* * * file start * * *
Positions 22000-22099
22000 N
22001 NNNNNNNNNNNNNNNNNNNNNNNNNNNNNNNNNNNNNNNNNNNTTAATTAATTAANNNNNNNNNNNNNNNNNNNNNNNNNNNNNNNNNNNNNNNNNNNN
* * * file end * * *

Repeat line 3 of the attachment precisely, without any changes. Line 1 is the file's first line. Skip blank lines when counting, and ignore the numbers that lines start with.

22001 NNNNNNNNNNNNNNNNNNNNNNNNNNNNNNNNNNNNNNNNNNNTTAATTAATTAANNNNNNNNNNNNNNNNNNNNNNNNNNNNNNNNNNNNNNNNNNNN